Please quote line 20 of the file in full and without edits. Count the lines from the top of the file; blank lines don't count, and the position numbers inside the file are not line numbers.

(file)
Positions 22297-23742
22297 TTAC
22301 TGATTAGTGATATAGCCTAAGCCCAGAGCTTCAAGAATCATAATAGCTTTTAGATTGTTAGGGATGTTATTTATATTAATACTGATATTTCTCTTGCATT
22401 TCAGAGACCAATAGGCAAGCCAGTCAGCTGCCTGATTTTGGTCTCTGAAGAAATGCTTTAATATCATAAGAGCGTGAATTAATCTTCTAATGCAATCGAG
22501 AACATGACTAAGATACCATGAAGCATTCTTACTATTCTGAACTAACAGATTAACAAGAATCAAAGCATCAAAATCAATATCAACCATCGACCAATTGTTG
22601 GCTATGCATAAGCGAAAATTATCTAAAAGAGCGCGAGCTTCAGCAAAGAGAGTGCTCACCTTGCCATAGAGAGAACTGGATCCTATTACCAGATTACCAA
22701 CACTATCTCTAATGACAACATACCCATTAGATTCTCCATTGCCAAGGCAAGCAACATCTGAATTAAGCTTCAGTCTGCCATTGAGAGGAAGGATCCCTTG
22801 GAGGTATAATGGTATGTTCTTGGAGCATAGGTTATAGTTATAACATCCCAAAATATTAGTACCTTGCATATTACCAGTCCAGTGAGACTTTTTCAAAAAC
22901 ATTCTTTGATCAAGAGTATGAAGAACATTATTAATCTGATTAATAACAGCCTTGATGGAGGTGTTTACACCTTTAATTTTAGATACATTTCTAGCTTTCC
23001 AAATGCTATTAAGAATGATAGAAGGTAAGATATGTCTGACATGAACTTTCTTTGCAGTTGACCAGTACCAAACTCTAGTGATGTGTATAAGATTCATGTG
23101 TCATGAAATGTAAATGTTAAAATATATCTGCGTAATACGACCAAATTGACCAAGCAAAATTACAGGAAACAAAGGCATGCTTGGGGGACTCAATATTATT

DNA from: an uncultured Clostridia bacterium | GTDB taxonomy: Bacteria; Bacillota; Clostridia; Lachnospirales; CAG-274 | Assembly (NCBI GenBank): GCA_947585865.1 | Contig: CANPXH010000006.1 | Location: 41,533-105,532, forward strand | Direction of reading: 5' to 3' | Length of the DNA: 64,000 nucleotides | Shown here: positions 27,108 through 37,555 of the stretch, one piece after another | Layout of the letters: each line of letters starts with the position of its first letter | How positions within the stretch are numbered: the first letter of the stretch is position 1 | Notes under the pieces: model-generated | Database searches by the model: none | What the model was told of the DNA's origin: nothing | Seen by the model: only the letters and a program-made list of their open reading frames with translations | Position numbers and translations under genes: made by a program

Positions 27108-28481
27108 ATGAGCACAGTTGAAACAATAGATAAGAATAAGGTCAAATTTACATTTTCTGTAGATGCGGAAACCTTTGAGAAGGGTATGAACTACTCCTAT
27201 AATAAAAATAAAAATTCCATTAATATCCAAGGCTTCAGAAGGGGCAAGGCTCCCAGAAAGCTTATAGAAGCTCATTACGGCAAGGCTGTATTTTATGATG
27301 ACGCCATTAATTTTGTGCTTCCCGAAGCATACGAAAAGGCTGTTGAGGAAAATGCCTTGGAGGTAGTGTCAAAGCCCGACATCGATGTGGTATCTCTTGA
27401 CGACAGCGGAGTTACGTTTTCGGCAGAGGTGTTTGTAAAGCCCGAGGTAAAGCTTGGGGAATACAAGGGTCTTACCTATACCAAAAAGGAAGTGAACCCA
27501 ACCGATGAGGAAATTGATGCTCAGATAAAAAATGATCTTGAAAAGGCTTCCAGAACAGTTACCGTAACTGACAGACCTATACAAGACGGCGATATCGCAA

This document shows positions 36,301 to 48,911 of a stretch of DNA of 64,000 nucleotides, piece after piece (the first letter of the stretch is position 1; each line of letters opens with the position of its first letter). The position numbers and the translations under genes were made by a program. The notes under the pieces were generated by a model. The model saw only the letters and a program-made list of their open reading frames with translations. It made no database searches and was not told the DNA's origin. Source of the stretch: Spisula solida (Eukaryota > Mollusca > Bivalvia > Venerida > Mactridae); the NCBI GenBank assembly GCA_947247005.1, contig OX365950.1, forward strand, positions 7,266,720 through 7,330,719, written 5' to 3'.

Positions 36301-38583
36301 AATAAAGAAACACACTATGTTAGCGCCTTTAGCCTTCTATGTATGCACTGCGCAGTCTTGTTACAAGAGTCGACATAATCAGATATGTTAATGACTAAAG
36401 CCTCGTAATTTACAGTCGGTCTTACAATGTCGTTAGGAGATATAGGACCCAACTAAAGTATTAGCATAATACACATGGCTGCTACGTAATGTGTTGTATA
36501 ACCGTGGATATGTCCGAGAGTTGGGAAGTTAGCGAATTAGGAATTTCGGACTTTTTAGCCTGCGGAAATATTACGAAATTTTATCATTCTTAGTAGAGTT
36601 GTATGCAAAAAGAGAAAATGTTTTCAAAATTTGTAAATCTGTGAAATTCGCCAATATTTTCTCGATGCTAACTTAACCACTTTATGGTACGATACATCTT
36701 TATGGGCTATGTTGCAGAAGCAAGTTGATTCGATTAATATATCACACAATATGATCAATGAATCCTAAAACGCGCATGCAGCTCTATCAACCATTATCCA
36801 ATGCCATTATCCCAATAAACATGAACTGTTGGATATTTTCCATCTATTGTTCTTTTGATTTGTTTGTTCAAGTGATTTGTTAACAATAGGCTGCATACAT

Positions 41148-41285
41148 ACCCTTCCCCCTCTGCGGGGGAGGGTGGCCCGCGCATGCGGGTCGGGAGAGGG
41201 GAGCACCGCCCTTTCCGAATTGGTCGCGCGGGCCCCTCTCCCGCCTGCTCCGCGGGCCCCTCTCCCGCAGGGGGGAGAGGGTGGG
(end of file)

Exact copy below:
Positions 36301-38583